5. A method of producing slurry for use in cement manufacture which comprises mixing cement raw materials, water, and a foam-generating substance in an amount varying from about 0.05% to about 0.2% by weight of the slurry, and agitating the mixture until it is converted into foam.

6. A method of producing slurry for use in cement manufacture which comprises mixing cement raw materials, water, an electrolyte, and a foam-generating substance, and agitating the mixture until it is converted into foam.

7. A method of producing slurry for use in cement manufacture which comprises mixing cement raw materials and Water to produce a normal slurry, creating a foam of a foam generating substance, adding the foam to the mixture, and agitating the mixture until it is substantially in foamy condition throughout.

8. A method of producing slurry for use in cement manufacture which comprises mixing cement raw materials and water to produce a normal slurry, creating a foam of a foam-generating substance in water, adding the foam to the mixture, and agitating the mixture and introducing air into it until it is in foamy condition throughout.

9. A method of producing slurry for use in the manufacture of cement which comprises mixing cement raw materials with water to produce a normal slurry, adding a foam generating substance to the mixture, and agitating the mixture to produce a slurry which is foamy throughout.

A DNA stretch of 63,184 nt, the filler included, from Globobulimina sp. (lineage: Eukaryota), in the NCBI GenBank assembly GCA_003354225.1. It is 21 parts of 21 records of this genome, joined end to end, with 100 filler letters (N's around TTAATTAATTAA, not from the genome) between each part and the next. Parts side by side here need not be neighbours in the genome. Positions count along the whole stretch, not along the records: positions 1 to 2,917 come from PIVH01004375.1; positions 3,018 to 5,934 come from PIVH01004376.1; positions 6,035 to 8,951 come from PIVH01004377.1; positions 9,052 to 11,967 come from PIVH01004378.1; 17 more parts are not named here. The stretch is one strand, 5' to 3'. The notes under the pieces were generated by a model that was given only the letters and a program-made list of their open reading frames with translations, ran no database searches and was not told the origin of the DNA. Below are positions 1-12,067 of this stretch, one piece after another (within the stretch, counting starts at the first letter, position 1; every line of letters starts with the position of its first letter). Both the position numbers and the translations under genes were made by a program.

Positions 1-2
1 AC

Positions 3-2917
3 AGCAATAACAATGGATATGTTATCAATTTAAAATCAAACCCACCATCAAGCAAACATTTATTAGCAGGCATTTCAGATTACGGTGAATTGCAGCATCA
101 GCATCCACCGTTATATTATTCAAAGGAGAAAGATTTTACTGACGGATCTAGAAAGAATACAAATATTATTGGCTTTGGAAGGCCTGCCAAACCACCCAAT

MIKAEL VOGEL-JORGENSEN.

Referenced by
Citing PatentFiling datePublication dateApplicantTitle
US2587044 *Feb 8, 1950Feb 26, 1952Smidth & Co As F LTreatment of cement raw slurry
US2790725 *Sep 27, 1954Apr 30, 1957Monolith Portland Midwest CompLowering the viscosity of cement slurry by addition of co2 gas
US4126480 *Feb 27, 1978Nov 21, 1978The Dow Chemical CompanyAqueous suspensions
US6765153Jun 14, 2001Jul 20, 2004David M. GoodsonMethod for making improved ceramic cement compositions containing a dispersed seeded phase and a method and apparatus for producing seed crystals
Classifications
U.S. Classification106/641, 106/764, 159/DIG.400, 159/47.1, 106/646, 159/16.1, 106/770, 106/657
International ClassificationC04B7/40
Cooperative ClassificationC04B7/40, Y10S159/04
European ClassificationC04B7/40